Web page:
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Bow_vernon

raycast vehicle physics problem

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Hi people, I am now attempting to implement the ol' famous raycast vehicle physics. Based on several readings, particulary: 

It works fine most of the time, as long as I satisfy these constraint:

  1. the raycast have to be of similar length (the suspension+wheel radius) cannot differ from one another.
  2. the suspension properties must be uniform (the spring coefficient(k) and damping coefficient(c)) cannot differ from one another.

Here's how I do the vehicle physics:

  • for each wheel, each frame:
  1. shoot a ray from the wheel suspension start position (in absolute frame) towards the absolute ray direction. Usually this is down (0, -1, 0) in local frame.
  2. from the raycast detection routine, I got several useful information (the "time of impact" of the ray hits [0..1], the ray hit position (where the ray hits), the hit normal (the normal of the ray hit position).
  3. then I calculate the suspension force (Ignoring the side slip friction and forward/brake force atm, focusing on the "hovering" first). the suspension force is then applied at the chassis @ suspension "start" position, and the opposite force is applied to "ground" @ rayhitpos. The force direction is parallel to the suspension direction (ray direction).

As I said, as long as the rays are uniform (similar length, spring coeff and damping coeff), it will works fine. Thing is, I'm trying to simulate a dune buggy, where the back suspension would have longer travel distance, also the back wheels are bigger in diameter than the front ones. Now that means I have to Make the back "ray wheels" have longer suspension travel and bigger radius, resulting in non uniform suspension length and spring properties. Also, the buggy suspension is not uniform. The back suspension is directed a bit backward, and the front suspension is directed a bit forward (this is called "caster angle", usually configured like that to smoothen up the ride). Now because of this, the vehicle would gain forward speed most of the time, because the net force applied would cause the chassis to move forward a bit.

I am thinking of instead of applying the suspension force along the suspension travel direction, perhaps it would be better to apply the force along the ray hit normal. This would cause the chassis to "float" along the ground just fine, since all the force are acting along the ground normal ("up" usually), so no lateral force would emerge. But is it the right thing? how did the vehicle physics in GTA 2 Vice City was implemented? Because one of the vehicle there (the "harley" bike) exactly configured like this (the front wheel's suspension is slanted @ 45 degree, not totally "down"), and the bike would ride just fine.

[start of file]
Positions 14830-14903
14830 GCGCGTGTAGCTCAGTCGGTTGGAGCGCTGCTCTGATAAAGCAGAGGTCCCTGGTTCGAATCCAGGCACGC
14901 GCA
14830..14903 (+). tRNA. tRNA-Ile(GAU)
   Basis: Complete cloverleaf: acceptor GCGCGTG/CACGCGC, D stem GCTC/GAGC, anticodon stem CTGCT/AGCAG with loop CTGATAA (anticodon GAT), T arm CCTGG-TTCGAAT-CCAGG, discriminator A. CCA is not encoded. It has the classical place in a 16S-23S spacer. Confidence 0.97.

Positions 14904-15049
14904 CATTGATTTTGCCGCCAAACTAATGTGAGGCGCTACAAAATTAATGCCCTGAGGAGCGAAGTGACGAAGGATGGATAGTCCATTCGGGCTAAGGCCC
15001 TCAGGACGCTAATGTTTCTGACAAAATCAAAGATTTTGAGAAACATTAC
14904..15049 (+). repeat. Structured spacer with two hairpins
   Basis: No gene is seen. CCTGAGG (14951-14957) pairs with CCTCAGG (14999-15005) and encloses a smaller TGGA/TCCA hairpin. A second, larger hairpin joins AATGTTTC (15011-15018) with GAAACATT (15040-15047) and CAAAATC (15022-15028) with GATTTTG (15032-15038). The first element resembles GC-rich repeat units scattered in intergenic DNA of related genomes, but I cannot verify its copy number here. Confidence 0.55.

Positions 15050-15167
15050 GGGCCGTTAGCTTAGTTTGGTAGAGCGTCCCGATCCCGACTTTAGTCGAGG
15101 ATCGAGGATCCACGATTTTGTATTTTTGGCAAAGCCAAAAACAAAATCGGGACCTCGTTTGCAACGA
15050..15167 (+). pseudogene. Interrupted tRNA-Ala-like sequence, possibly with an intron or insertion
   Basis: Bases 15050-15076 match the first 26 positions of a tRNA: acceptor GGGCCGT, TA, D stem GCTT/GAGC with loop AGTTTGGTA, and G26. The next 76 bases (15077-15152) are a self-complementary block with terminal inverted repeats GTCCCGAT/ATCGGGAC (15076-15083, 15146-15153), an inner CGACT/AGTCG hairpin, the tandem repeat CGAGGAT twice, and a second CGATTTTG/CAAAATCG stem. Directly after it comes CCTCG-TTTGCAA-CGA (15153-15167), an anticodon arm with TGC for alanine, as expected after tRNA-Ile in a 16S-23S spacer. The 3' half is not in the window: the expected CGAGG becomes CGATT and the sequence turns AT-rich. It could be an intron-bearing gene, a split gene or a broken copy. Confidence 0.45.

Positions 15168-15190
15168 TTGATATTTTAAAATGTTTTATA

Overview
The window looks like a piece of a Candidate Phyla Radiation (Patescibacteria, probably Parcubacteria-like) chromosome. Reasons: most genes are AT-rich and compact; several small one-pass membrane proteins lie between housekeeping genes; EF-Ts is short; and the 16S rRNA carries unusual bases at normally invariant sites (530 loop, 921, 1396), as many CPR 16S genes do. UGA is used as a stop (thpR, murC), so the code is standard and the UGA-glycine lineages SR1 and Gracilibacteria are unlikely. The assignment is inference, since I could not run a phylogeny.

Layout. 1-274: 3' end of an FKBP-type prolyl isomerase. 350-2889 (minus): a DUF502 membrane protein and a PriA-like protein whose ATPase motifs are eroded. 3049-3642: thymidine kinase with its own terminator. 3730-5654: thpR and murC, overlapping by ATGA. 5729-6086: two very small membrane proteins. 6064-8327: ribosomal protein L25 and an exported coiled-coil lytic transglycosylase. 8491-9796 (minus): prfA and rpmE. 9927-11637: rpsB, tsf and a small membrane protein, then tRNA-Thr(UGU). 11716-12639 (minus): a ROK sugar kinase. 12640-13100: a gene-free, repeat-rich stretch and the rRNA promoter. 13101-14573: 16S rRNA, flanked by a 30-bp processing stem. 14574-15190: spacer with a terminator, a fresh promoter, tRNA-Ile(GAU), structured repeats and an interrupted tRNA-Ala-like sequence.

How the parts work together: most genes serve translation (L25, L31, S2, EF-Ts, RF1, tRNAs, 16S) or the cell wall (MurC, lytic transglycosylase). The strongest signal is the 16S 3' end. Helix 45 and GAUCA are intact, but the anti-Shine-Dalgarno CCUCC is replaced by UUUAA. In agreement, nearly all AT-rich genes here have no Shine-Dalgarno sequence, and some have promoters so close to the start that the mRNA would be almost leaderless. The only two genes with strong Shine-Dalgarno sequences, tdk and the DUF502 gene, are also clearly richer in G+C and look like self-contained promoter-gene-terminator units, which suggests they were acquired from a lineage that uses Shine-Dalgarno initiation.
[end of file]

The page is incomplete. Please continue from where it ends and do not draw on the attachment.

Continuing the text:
Here's an image that depicts the problem:

in the non-working case, the vehicle would move to the left, this is without side friction or forward/brake force (it shouldn't, right?). the red line is the ground, the blue is the ray, the black box is the chassis, the black arrow is the ground normal (rayhitNormal), and the brownish arrow is the suspension force, which is applied at the "raystart" (which is the end of the blue line inside the chassis)

vehicle_raycast.png

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Ah, finally the problem was solved. I simply apply the "suspension force" along the normal direction of collision. This works well enough for my purpose. Thanks pal.

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Ah, finally the problem was solved. I simply apply the "suspension force" along the normal direction of collision. This works well enough for my purpose. Thanks pal.

That would be the black arrow in your drawings, right?

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Ah, finally the problem was solved. I simply apply the "suspension force" along the normal direction of collision. This works well enough for my purpose. Thanks pal.

That would be the black arrow in your drawings, right?

 

Yes sir. I apply the force along the black arrow (normal of ray hit)

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